[vi] You will find vastly varying estimates based upon slight different ways to pose this question. I followed this logic: (1) half of the doctoral students in history never complete the degree; (2) universities provide teaching/research positions for less than half of these; (3) and about 1/3 of these positions are non-tenure track.
[vii] See John W. Curtis and Saranna Thornton, “Here’s the News: Annual Report on the Economic Status of the Profession, 2012-13,” Academe (March-April, 2013): 7.
[viii]According to Coalition on the Academic Workforce, “A Portrait of Part-Time Faculty Members” (June 2012) four out of five part-time temporary faculty had been in this situation for three or more years (over half for six or more years). Also see Robert Townsend, “Underpaid and Underappreciated: A Portrait of Part-Time Faculty” Perspectives on History (Sept 2012).
[ix] I respect Townsend’s and Wood’s expertise in this area, but I have several concerns about “The Many Careers.” First, it is not clear how we should interpret high rates of employment in diverse careers for those who hold the doctorate in history. One might think that a general weakness in the profession creates an environment where many who earn the highest academic qualifications in our discipline have to do whatever they can to get along. We end-up everywhere. Second, I have questions about their data collection methods. A reliance on the AHA directory and social networks online for professional data might bias the sample toward those who are successful and/or trying to stay in the game. Third, the report avoids critical comparative questions about differential economic outcomes or labour conditions. For talented middle-class young people in affluent societies there is a choice: sales, business, management, law, social work, medicine, science, scholarship, the arts? U.S. labour statistics suggest that post-secondary teachers face substantially higher levels of insecurity and lower returns than those who hold comparably advanced credentials. For example, in the years following 2008 the National Association for Law Placement in the U.S. wrote a series of alarming reports because “1st-year-out” employment requiring the Bar began a multi-year decline from 75-65 percent. A direct comparison for historians isn’t possible, but one could read Wood’s and Townsend’s data as suggesting that the odds of landing a position practicing law after passing the Bar (even after the ‘collapse’) remain 30-50% higher in the first year out than they are for the first 10 years out pursuing a secure academic position in History. The defense that historians have many options outside the academy doesn’t hold water, because the same applies to many professions – especially those holding the JD who have passed the Bar.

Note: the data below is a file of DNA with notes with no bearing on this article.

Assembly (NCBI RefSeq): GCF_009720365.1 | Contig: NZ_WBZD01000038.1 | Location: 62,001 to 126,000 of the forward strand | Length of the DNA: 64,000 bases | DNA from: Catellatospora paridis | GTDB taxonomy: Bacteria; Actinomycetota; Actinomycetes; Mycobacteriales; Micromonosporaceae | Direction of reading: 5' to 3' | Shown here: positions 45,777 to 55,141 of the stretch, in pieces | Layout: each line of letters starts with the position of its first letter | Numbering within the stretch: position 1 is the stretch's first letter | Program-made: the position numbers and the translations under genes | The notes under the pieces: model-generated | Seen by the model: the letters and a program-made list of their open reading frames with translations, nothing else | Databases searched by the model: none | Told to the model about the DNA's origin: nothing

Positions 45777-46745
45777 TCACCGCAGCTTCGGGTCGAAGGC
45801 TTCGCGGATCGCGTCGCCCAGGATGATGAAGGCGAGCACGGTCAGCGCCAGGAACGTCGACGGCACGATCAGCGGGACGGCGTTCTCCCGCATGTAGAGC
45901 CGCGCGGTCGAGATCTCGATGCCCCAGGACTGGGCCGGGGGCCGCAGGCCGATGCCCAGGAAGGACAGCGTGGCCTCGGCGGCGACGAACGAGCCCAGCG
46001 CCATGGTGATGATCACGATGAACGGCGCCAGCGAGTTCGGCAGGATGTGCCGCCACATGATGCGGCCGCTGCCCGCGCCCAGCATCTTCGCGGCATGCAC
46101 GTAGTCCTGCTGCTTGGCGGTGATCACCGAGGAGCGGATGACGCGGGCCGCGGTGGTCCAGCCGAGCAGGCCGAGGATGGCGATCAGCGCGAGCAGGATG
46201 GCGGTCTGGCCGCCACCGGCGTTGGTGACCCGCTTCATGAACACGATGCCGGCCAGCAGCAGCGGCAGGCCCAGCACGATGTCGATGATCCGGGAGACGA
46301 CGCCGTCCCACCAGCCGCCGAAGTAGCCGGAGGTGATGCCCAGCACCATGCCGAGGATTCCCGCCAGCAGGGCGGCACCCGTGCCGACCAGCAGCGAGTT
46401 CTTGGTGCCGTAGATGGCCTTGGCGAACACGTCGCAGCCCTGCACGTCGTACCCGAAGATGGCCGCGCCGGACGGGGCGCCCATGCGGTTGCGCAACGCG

[x] Maresi Nerad and Joseph Cerny, “From Rumors to Facts: Career Outcomes of English Ph.D.s,” Communicator v. 32 (Fall 1999): 1-11;